We will also be removing our agent coaching strategies. Coaching takes time and also loads our agents’ heads with fantasies about versatility and personalization. Customers don’t want that, and we don’t want to provide it. We want each of our agents to act exactly the same – that way, customers won’t care when we switch to our more robotic, more cost-effective IVR menus (don’t read into that – we’re not planning any lay-offs…yet). Each agent will receive a 24 hour training course that will include going over our basic scripts and learning to use our CRM system. If an agent is not comfortable handling customers after that training regimen, he is not a good fit for a call center and encouraged to seek work elsewhere.
We all know customers only use social media to learn about new products and get coupons. And we all know that the only purpose of marketing is to drive sales conversions. Beginning Monday, we will officially remove “social customer care” from our offering. Our social media channels will be exclusively dedicated to promoting our great product line. Performance and “ROI” will be exclusively measured in accordance with leads, conversions and revenue. You know, the way marketing is meant to be measured.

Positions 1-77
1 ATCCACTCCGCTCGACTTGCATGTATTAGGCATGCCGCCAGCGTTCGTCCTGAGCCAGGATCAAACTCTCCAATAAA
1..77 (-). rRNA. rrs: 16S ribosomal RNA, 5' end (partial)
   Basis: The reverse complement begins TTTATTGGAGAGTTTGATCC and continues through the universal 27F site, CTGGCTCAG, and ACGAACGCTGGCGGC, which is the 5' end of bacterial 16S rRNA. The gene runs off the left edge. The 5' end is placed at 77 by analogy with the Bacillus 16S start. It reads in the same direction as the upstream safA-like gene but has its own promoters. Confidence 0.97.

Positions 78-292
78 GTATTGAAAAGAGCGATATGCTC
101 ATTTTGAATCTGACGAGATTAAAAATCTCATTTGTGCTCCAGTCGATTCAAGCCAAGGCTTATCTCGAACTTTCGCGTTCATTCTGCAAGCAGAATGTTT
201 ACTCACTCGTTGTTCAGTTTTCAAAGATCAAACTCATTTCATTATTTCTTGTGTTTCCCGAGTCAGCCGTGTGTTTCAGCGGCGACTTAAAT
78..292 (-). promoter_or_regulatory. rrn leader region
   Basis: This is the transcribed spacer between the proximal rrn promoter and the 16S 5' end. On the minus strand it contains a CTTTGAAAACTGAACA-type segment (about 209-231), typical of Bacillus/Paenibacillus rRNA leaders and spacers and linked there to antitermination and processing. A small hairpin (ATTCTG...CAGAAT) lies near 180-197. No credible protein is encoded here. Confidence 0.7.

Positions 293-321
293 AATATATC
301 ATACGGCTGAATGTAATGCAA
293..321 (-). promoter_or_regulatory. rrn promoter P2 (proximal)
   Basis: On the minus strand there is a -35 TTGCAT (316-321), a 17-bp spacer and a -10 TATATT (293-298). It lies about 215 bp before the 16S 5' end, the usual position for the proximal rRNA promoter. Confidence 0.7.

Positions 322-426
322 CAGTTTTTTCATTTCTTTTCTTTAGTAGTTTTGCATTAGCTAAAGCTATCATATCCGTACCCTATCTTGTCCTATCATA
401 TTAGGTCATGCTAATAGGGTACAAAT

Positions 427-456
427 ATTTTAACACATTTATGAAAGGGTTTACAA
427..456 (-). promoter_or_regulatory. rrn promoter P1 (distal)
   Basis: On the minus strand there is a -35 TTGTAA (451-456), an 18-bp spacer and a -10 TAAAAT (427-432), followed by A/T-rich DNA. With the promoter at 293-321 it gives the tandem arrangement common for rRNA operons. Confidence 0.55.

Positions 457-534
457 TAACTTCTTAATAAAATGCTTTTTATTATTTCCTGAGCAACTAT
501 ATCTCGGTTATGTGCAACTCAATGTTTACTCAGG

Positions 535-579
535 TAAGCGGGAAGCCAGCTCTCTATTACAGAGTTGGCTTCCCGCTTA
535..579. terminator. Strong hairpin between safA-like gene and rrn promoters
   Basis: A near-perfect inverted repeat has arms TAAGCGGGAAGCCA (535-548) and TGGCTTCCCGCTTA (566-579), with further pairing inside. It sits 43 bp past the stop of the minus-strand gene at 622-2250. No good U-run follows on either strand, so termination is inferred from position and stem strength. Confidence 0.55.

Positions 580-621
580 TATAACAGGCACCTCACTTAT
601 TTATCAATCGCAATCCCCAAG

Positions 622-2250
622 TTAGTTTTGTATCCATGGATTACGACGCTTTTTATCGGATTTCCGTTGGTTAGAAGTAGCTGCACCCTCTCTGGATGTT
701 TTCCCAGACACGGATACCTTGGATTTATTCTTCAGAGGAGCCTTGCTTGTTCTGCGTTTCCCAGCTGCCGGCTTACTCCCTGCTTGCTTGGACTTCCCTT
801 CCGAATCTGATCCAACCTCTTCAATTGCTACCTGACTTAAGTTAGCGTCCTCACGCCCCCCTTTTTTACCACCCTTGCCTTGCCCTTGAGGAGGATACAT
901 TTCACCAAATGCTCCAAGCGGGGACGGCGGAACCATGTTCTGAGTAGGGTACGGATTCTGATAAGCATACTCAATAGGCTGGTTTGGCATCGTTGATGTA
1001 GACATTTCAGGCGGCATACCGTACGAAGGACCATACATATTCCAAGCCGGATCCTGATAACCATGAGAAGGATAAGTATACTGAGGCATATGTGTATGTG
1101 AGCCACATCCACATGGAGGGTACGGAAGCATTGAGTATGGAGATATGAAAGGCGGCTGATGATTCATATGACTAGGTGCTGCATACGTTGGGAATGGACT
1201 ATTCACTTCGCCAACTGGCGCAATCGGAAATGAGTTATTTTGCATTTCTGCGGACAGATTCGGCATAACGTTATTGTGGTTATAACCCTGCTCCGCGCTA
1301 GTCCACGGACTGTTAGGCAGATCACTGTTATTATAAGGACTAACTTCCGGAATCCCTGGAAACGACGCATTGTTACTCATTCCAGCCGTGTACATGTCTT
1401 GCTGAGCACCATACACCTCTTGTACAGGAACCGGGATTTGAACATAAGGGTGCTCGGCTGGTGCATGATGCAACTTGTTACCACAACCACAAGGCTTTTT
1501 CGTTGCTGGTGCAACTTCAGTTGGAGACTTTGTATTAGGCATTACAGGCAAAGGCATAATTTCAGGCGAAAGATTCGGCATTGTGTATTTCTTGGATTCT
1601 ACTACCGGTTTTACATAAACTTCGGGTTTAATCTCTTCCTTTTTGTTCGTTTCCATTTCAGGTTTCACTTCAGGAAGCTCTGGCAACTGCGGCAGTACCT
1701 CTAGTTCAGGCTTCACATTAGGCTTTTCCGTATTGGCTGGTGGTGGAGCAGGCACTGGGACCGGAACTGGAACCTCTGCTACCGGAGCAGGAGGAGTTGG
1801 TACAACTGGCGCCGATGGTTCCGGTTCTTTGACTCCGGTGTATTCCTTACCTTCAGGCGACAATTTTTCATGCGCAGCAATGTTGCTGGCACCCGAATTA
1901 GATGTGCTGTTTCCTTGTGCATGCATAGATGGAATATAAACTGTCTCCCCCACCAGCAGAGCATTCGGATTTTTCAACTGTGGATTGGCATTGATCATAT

I know there’s some myth going around about customer loyalty. Don’t buy it. Loyalty is baloney. My wife, who claimed to be loyal to me throughout our 10 year marriage, just left me for some guy whom she claims “gets her.” And, as you know, we recently fired our CFO of 30 years because he no longer met our needs. Loyalty is a joke.
You can’t predict when customers are going to leave – so you shouldn’t worry too much about getting [customers] to stay. And since we’re basically as good as our competitors, most probably have no choice but to stay. If they do leave, we can get more customers – that’s what our social media marketing is all about!